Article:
Go Smart Safely

Smart home devices (sometimes called ‘Internet of Things’ or ‘IOT’) contain miniature computers that connect through your home network to the internet. With smart connected devices such as smart speakers, smart TV’s, smart bulbs, security cameras and even things like smart toothbrushes, kettles, toasters and fridges, there is a growing amount of internet connected devices in our homes. Just like a laptop or PC, smart devices can be hacked into giving the attackers access to your home network, and your data and privacy is at risk. Rare cases of smart devices like cameras being used as baby monitors have proven to be frightening for those involved.

Go Smart Safely

Build security into your buying habits by asking questions around the security of a device before you buy it.  You wouldn’t buy a car without a seat belt because it is a safety concern for you and your family, it's time to think about safety of your smart devices in the same way. Key things to think about before buying a smart device can be:

  • Do I trust the manufacturer?  (Are they reputable and have a good security and privacy policy?)
  • Can the device receive automatic updates to keep it secure?
  • How long will the device be supported with software updates for?
  • How is access to the device controlled?  Is it just a username and password, or is 2 Factor Authentication an option?

Follow these tips in order to better secure your devices:

  • Ask about security before you buy - By asking suppliers and seller about these features then the manufacturers are more likely to include them. Mobile phones are a great example of how people power changed the security on these devices.
  • Secure your user accounts - Set strong passwords using three random words, the longer the better. A strong password is especially important for your primary email account as you will likely use it as a “username” for lots of online services.
  • Change factory set passwords - Some devices may be pre-configured with insecure default usernames and passwords (e.g. “admin” and “password”).  Cyber criminals can easy find out what the default username and password is for your device, so you should change them as soon as you start using the device. 
  • Use different passwords for different devices - Don’t use the same, or similar passwords for the different smart devices you own. If one device is compromised, it could put all other devices at risk as well.
  • Enable 2FA for all services which offer it. More information on 2FA and how to set it up for popular services can be found on the NCSC’s Two Factor Authentication article.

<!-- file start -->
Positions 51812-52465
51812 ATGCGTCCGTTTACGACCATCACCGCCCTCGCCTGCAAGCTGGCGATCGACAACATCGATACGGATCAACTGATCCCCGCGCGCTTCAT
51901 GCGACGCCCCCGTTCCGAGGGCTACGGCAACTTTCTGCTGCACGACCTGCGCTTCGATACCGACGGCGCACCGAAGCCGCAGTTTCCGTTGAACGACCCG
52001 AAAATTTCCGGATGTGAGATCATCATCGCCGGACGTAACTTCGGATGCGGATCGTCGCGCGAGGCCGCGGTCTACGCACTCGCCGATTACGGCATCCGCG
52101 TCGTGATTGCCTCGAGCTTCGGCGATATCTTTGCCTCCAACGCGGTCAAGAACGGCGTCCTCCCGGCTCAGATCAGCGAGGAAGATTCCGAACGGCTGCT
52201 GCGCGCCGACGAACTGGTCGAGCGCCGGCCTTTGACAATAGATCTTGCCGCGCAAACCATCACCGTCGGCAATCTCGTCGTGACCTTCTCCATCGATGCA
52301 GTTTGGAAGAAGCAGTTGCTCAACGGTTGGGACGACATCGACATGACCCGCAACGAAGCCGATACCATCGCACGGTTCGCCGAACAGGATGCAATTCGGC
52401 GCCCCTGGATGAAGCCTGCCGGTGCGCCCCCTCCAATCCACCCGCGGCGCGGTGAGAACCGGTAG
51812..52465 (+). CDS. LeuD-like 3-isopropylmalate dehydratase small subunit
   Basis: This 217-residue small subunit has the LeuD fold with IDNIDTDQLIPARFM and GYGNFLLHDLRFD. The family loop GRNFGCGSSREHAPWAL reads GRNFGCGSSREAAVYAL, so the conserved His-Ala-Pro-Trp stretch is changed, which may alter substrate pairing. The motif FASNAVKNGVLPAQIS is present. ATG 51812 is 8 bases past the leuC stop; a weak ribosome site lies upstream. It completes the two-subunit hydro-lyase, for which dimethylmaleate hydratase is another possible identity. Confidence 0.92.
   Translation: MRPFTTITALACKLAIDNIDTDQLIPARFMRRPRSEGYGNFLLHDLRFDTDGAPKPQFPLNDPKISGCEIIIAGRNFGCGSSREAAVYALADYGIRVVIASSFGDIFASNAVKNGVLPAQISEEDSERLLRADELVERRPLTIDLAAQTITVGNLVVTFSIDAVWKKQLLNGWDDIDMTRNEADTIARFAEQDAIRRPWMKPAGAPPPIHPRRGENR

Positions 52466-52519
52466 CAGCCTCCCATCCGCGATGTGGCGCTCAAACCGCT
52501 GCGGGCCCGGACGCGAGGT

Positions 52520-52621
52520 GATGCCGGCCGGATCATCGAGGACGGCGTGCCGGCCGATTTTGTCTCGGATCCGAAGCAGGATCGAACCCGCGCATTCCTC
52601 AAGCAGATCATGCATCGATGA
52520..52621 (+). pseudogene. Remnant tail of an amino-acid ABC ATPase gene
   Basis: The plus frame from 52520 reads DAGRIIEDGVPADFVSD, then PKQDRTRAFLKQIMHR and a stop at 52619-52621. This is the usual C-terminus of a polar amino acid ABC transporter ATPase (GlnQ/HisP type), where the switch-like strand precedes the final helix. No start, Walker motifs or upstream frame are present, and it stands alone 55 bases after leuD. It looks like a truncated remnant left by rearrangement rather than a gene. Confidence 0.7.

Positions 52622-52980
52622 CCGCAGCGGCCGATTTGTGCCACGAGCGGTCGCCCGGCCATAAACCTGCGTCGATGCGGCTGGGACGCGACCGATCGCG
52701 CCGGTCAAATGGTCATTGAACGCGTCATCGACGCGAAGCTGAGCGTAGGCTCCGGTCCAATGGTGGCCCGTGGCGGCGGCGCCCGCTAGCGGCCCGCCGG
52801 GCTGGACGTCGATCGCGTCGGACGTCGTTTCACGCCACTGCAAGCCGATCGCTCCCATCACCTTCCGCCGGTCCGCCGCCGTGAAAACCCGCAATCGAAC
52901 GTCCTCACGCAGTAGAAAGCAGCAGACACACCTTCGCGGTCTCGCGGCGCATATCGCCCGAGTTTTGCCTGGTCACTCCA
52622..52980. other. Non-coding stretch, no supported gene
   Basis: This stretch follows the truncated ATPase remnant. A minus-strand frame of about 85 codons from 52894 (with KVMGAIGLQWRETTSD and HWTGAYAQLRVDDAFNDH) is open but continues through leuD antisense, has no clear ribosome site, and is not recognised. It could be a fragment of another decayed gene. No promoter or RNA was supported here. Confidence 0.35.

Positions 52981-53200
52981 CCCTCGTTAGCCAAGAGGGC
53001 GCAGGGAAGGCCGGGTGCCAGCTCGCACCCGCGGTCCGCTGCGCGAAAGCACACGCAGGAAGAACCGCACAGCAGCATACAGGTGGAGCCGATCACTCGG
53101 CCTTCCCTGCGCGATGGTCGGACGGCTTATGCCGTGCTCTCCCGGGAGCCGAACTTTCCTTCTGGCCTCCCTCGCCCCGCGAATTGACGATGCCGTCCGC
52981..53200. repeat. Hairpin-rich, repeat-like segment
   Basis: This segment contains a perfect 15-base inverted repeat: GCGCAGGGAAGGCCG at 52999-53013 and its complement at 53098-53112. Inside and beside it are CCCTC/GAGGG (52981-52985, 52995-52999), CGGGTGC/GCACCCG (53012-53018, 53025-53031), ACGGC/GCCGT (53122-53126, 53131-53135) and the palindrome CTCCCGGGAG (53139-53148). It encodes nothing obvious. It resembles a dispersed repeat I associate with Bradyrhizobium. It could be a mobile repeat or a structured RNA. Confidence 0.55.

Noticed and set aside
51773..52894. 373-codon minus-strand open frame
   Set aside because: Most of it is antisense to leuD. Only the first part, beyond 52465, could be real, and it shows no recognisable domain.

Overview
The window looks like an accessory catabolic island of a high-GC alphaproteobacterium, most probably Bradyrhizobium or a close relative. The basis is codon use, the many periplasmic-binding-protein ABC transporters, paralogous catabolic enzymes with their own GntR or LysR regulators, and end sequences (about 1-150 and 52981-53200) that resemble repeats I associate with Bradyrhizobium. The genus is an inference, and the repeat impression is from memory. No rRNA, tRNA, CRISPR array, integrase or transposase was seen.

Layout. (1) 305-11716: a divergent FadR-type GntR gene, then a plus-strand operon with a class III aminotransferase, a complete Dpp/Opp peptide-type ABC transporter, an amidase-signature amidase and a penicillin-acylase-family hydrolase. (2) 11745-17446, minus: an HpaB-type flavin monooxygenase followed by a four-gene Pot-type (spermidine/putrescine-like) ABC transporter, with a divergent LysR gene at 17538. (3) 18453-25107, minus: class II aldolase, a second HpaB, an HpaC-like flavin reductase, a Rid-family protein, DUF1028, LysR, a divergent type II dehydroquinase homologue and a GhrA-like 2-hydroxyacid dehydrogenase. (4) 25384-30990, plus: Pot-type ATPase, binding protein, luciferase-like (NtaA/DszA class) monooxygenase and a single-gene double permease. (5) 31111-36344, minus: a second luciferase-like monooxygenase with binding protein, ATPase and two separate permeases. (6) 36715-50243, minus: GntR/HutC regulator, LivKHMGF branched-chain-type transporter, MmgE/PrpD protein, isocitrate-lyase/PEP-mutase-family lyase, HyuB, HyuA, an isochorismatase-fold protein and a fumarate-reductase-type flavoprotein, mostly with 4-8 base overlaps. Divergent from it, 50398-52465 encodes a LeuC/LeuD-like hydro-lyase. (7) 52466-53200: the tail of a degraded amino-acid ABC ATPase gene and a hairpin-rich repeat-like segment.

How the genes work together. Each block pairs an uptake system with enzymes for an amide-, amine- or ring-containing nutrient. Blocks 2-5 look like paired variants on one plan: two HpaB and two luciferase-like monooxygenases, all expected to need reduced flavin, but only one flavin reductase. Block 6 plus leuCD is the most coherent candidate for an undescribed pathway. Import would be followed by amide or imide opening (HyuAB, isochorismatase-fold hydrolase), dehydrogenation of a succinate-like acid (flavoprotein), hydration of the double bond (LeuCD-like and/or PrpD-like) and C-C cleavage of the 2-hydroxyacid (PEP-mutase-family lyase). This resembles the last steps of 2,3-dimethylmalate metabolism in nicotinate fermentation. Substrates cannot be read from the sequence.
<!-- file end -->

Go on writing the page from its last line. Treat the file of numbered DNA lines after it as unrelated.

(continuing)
• Software and Apps - Only download software from trusted sites and official app stores so you can be sure of its authenticity.  Downloading software from other sources can inadvertently download malicious software which can run in the background without your knowledge.
  • Keep device software up to date – Smart devices still have software on them so you can control them which is normally called Firmware. If automatic update feature are available you should enable it on all devices, if not, check regularly for updates so you get the latest security fixes and also the latest feature updates.
  • Trusted manufacturers - Only purchase devices from reputable brands that you trust.  Some smart devices available on the internet come from pop-up style companies and may be more open to vulnerabilities as a result, they also may not be as safe to use because they don’t meet international safety standards. 
  • Turn your router’s Firewall on - Most internet routers come with a built in firewall.  It's worth researching if your router has a firewall feature built into it and make sure it is turned on.
  • Keep smart devices separate - Consider setting up smart devices on a separate network so that they are kept separate from devices that store private data, such as your PC.  Most home routers will have a “Guest” Wi-Fi network which would keep devices separate from your ordinary network.
  • Select appropriate privacy options for each app on your device’s settings or in the app itself.  You should only ever allow an app to access what it needs to perform the way in which you need to use it. 
  • If a device is no longer supported by the manufacturer, replace it with one that is.
  • Getting rid of your device - If you decide to sell, or pass it on to someone else, you should first perform a factory reset. This will return the device to its original settings, and remove all your personal data from the device. Check the manufacturer's website if you need help on how to do this for your device.


Smart devices: using them safely in your home - NCSC.GOV.UK

'Smart' security cameras: Using them safely in your home - NCSC.GOV.UK

Guidance for buying & selling second-hand devices - NCSC.GOV.UK